Welcome to Collecting College Park, a new weekly feature here at Rethink College Park. On Friday mornings, you can expect to see this weekly news roundup of stories relevant to development, planning, transportation, and quality of life around the city and the campus.
This week saw plenty of coverage on the rise and fall of the Thirsty Turtle. See the following links for details:
- Thirsty Turtle Surrenders Liquor License (Patch): “According to a representative from the liquor board, the attorney representing Turtle owner Alan Wanuck submitted a three page letter citing the reasons for surrendering the license. The representative declined to release the contents of the letter before the hearing tonight. The College Park City Council voted 7-1 Tuesday night in favor of revoking the bar’s license.”
- The Whipping Boy (Diamondback): The student newspaper editorializes on Turtle’s closure: “Although reaction to the liquor board’s decision has been split, with some students mourning what will likely be the bar’s demise and others lauding the decision as an act of justice, both sides seem to miss the broader point. While other bar owners, such as Mark Srour of Cornerstone Grill and Loft, may lambaste Turtle’s recklessness or crow the fall of a major competitor, it would be naive to think that other city bars are any less guilty than Turtle. Both Cornerstone and R.J. Bentley’s passed police’s test with “flying colors” and have not been issued liquor citations in more than a decade, but it is no secret that each and every bar that has ever made a dime in this city has done so with the help of underage patrons. And while bar owners may deny such claims as hyperbole, students know it to be true. Yet despite this equal claim to guilt, Turtle has become the scapegoat for university and local officials. To single out Turtle alone for somehow being the kingpin of underage drinking in the city completely ignores much larger issues.”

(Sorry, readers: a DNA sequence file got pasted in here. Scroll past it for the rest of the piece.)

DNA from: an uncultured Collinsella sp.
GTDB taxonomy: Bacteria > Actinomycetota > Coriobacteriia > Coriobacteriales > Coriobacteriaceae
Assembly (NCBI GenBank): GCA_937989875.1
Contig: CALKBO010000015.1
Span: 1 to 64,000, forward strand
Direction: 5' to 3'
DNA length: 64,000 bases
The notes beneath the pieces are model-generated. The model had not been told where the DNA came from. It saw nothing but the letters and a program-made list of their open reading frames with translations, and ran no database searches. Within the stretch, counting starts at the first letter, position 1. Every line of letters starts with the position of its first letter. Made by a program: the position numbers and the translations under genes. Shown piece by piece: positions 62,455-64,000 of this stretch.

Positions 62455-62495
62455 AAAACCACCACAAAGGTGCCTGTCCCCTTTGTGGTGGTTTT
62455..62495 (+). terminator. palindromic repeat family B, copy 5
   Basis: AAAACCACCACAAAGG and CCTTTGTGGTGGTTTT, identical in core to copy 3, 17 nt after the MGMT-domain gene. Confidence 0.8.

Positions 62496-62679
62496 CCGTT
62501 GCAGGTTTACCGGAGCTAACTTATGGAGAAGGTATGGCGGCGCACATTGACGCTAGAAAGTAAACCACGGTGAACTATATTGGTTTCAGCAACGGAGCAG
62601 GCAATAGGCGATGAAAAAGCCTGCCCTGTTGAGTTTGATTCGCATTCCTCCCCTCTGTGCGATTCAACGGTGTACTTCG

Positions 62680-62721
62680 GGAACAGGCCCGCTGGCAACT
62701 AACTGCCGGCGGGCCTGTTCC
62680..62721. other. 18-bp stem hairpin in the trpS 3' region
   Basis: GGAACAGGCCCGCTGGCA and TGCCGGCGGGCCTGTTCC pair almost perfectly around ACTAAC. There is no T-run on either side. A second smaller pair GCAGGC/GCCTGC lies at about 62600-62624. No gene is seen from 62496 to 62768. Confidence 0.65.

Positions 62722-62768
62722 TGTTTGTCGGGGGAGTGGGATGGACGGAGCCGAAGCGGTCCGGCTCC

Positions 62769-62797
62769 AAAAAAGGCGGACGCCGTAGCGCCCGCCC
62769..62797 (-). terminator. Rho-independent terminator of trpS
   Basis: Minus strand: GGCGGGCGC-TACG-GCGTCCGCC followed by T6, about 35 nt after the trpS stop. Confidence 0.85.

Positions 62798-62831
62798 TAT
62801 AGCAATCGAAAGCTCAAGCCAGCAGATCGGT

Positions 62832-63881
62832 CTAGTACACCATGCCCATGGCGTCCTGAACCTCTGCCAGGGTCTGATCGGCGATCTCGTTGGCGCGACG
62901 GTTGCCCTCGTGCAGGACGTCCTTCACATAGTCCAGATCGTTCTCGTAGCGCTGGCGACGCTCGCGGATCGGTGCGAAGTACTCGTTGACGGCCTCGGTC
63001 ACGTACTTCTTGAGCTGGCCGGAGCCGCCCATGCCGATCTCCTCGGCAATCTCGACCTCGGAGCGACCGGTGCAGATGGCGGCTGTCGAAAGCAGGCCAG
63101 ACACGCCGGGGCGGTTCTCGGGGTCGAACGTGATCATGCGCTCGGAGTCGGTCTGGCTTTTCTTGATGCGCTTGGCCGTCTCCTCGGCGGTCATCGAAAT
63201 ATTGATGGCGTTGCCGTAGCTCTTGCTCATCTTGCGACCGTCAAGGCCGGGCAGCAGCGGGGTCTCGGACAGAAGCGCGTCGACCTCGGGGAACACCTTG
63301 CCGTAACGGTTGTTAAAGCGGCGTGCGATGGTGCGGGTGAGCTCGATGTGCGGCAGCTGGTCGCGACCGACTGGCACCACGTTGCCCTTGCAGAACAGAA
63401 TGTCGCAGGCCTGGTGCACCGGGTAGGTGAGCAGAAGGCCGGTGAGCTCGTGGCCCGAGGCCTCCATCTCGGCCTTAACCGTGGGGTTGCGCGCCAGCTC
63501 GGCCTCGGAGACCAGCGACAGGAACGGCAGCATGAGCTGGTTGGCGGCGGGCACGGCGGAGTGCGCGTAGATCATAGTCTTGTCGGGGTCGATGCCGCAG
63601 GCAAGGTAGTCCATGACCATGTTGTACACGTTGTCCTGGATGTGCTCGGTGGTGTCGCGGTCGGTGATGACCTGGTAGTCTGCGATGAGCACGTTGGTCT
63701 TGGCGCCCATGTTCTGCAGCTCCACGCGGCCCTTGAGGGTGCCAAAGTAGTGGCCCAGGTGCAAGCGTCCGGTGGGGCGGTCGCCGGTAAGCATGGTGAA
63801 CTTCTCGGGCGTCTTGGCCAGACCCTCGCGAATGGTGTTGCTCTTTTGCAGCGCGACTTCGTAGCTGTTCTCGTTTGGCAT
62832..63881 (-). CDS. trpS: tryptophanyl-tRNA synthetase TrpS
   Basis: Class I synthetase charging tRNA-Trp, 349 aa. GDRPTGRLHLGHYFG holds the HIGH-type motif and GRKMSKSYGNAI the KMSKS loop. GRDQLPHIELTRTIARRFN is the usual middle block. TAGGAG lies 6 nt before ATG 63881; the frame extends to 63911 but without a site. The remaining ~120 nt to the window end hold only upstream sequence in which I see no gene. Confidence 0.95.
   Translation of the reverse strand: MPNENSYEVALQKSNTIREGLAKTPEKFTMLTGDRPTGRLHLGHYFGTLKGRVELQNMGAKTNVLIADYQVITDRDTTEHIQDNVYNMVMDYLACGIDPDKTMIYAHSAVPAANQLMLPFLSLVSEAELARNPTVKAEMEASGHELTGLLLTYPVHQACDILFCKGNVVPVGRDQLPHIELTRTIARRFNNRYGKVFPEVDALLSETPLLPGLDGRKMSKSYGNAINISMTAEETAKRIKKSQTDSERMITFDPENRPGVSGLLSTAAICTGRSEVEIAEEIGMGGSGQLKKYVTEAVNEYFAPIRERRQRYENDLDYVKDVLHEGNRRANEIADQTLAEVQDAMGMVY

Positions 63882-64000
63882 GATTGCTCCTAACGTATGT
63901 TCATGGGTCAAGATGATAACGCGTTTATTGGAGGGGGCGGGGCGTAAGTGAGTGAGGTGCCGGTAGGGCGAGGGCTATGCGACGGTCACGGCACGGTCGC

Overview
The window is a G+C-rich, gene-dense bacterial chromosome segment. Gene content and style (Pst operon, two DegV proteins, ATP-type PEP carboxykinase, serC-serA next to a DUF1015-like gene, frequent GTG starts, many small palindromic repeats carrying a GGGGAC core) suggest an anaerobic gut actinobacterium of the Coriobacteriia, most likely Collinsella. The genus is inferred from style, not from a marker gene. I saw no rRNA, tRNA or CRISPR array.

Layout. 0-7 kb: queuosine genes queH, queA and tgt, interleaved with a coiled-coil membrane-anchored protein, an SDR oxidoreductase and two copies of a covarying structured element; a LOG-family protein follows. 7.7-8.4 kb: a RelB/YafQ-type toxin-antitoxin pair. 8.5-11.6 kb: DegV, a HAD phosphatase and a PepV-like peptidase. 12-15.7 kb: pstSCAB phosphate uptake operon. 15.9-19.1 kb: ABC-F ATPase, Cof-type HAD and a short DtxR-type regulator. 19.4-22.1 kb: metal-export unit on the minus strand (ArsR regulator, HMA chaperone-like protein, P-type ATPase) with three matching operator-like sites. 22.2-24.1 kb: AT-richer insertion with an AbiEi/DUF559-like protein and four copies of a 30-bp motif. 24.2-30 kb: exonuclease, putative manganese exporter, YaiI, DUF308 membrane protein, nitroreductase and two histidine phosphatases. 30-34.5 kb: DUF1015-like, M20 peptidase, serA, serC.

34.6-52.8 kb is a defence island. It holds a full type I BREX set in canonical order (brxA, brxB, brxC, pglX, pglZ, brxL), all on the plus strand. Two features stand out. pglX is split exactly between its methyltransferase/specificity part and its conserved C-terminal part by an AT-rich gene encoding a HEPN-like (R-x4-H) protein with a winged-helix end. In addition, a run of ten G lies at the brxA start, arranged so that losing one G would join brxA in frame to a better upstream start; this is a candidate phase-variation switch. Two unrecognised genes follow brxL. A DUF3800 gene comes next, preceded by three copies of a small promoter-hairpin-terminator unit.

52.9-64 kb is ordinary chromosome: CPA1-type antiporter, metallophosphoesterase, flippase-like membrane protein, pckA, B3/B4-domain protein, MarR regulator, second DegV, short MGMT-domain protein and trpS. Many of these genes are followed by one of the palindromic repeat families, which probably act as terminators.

- Thirsty Turtle Closed Last Night After Stabbing, Repeated Violations (TBD): The closure’s ripples have hit the DC news outlets, too. TBD’s four-page story on Turtle (tweeted as “the short, brilliant life of the Thirsty Turtle”) is, perhaps, a cultural history of the bar: “Turtle, located at 7416 Baltimore Ave., didn’t make it to its third birthday. It closed Wednesday, less than a month short. It’s odd to think of a such short-lived business as leaving a legacy, but Turtle did. It’s a complicated one, too: For some Maryland students, it became a mecca. Others considered it a bar of last resort, a place so disgusting nothing could drag them there. For adults, Turtle was a nuisance. The students who loved Turtle went there to fulfill their God-given right as college students — to get irresponsibly drunk and make the types of poor decisions irresponsibly drunk people make. Via cheap drinks and an anything-goes vibe, Turtle served up the fun, stupid part of the college experience. The objective behind a visit to Turtle was to get drunk, laid, or both. Providing a place to do that was the essence of Turtle’s appeal.”
- Jamaican Restaurant Moves Into Perk House (Diamondback): Has all this talk of the bygone days of $2 pitcher nights exhausted you? Maybe some jerk chicken is the solution. About a mile past campus up Route 1, Jamaican restaurant The Jerk Pit has relocated to the former site of the College Perk coffeehouse. If you’ve got a craving, go ahead and make the trip—it’s a less visible storefront than the restaurant’s former strip mall digs. “The Jamaican restaurant is moving nearly a mile north of the Campus Village shopping center to the building at the corner of Route 1 and University Boulevard. That location was once occupied by the College Perk until its owner lost the property to foreclosure in January 2009. The restaurant, whose original storefront closed Sunday, will be reopened by tomorrow or Friday to offer its Jamaican jerk chicken dishes to walk-in and delivery customers, said Lisa Rose, who opened the restaurant in 2005. The new facility will offer a 50-percent expansion, a more visible location, a private dining area and outdoor porch, she said, providing patrons with a more authentic, laid-back island feel.”
That’s it for this Friday! If you’ve got tips, suggestions, or pointers for next week’s edition of Collecting College Park, leave them in the comments or email Alex at firstname.lastname@example.org.